"Nothing that is worth doing is completed in our lifetime; therefore we must be saved by hope. Nothing true or beautiful or good makes complete sense in any immediate context of history; therefore, we must be saved by faith. Nothing we do, however virtuous, can be accomplished alone; therefore, we are saved by love"
- Reinhold Neibuhr, The Irony of American History

Friday, February 25, 2005

Fountain of Love (Sketches)

Fountain of Love

Hope and Encouragement

Teilhard de Chardin

Tuesday, February 22, 2005

De Quaerendo Deum - On Seeking God

De Quaerendo Deum (DQD)

De quaerendo Deum, meaning: On Seeking God, a book written by Nicholas of Cusa (or Cusanus) in 1445, 660 years ago.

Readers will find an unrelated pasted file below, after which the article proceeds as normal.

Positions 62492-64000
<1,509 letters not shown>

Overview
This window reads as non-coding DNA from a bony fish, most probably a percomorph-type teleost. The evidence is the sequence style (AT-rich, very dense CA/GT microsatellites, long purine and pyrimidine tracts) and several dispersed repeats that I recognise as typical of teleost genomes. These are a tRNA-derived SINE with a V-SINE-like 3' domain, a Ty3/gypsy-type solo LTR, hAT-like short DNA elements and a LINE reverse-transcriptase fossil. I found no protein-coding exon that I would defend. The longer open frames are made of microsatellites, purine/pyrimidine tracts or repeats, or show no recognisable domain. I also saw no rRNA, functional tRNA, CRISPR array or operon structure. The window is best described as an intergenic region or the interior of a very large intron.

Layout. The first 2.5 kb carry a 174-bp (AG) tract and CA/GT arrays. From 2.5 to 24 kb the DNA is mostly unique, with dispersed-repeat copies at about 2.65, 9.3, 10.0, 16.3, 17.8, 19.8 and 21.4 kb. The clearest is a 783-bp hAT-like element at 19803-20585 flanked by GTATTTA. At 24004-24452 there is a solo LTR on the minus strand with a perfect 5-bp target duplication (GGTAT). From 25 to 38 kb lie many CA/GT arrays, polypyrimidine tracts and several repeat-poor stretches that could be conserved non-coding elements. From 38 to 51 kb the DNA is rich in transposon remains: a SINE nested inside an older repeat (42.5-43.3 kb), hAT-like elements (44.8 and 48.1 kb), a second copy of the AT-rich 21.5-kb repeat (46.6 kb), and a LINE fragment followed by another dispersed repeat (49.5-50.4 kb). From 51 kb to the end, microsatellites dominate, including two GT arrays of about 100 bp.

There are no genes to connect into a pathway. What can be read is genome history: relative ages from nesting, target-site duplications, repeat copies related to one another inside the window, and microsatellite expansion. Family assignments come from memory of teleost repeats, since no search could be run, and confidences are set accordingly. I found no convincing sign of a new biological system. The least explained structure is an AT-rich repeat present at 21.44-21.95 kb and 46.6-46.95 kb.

Truly venerable Brother-in-Christ, l in complying with your desire, as best I
can, I will here attempt to repeat in writing, briefly and clearly, that which I
endeavored to explain to the congregation at the Feast of Epiphany concerning
the analysis of God's name. [I will do so] in order that meditating may be
stimulated on the part of us both and that by the ascent of our intellects our
inner man may gradually be transformed from light unto light—[transformed] I to
the point that [having attained] unto clear recognition through the light of
glory, it may enter into the joy of its Lord.

To begin with,
Excellent Brother, you well know that when on
the Areopagus Paul (who says
that he was caught up unto the third heaven, to the point of beholding sacred
mysteries) preached the truth to those men who, in Athens, were then devoting
themselves to the very celebrated study of philosophy, he stated in his sermon
that he wanted to proclaim to them the good news about the Unknown God, to whom